2) Drive accountability through reporting. ESG is most sustainable within any organization when it is integrated into the core of the business; for healthcare, the mission-driven nature of the industry means this should feel innate. ESG engagement spans an organization, it is not siloed. Transparency and disclosure of ESG initiatives and metrics are critical in establishing a baseline against which progress and impact can be measured.
3) Establish formalized governance with the Board and Audit Committee. This will help provide oversight, direction, and a culture of rigorous assessment. In a recent KPMG Board Leadership Center Views from the Boardroom whitepaper, the top two domestic policy issues companies are most likely monitoring in the months ahead are the Regulatory environment (53%) and Tax policy (52%). Clear oversight and governance of ESG policies will be critical.
4) Evaluate your supply chain for resilience and ESG to ensure you are deploying socially responsible supplier partnerships and can accurately assess risks that could impact your ESG outcomes. According to the KPMG CEO Outlook, 11 percent of CEOs say supply chain risk is their biggest threat to business growth. Under an ESG framework, this concern may be of even more significance. The pandemic has taught us that our lives and businesses are interconnected, and an organization’s approach to ESG should align.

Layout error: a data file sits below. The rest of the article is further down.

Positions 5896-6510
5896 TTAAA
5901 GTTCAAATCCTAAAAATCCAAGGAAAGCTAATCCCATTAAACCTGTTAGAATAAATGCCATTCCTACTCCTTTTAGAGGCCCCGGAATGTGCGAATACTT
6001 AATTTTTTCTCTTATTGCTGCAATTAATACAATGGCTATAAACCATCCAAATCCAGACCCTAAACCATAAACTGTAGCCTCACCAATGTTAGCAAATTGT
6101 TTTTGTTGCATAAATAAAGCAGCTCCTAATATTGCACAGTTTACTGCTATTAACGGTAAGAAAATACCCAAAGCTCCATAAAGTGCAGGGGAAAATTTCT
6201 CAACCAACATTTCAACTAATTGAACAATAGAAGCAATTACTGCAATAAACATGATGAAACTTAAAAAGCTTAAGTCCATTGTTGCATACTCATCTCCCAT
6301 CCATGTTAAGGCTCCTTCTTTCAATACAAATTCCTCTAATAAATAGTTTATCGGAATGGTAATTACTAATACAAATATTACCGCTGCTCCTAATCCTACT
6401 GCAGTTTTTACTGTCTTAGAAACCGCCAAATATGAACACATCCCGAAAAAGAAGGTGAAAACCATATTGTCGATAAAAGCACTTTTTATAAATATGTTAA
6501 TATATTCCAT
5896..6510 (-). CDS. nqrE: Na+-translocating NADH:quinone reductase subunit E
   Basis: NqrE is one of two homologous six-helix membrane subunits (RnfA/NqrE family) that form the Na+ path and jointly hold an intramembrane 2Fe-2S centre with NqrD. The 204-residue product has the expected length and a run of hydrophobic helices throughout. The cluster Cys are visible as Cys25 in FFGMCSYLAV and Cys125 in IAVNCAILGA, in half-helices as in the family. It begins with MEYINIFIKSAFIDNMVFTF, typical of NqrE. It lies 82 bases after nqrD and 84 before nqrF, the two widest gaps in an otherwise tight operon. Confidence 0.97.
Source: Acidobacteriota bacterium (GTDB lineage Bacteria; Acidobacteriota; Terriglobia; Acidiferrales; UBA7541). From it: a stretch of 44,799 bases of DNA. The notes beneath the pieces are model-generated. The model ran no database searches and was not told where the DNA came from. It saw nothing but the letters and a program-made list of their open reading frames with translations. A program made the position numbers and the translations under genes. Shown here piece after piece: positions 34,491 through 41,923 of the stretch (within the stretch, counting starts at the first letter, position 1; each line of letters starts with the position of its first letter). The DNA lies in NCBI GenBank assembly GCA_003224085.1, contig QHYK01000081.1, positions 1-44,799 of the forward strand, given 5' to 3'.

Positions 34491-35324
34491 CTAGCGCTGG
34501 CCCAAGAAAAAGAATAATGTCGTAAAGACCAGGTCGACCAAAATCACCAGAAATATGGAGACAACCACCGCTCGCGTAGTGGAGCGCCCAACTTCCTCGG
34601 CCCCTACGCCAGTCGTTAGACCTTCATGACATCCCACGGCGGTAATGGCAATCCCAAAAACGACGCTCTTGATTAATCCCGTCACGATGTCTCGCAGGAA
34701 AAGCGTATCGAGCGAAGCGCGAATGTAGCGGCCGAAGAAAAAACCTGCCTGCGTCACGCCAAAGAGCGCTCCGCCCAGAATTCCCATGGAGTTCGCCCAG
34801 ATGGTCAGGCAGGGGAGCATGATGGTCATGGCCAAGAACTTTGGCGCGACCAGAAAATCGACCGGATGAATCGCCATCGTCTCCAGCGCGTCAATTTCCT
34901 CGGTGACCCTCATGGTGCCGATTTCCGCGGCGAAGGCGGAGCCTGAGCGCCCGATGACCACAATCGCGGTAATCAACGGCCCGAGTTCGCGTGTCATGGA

Healthcare organizations – both payors and providers – need to make sure that more is being done to drive momentum in this area. People are at the core of both health systems and providers, and stakeholders – whether employees, patients, investors/bond holders, regulators or otherwise – are looking to see how you will turn ESG aspirations into reality.
Take time to have conversations and create systems so stakeholders truly understand what is being tracked, monitored and reported. These issues should be contemplated as part of enterprise management and as business strategies – with the precise internal processes and reporting to reflect that. You might even consider assuring ESG data, embarking on a formal review process in line with stakeholders including regulators and investors/bond holders’ asks.
 “Moody’s - ESG Factors Material in 50% of Public-Sector Rating Actions in 2019 and Q1 2021,” Research Announcement, Moody’s Investors Service, November 18, 2020, https://www.moodys.com/research/Moodys-ESG-factors-material-in-50-of-public-sector-rating--PBC_1254003.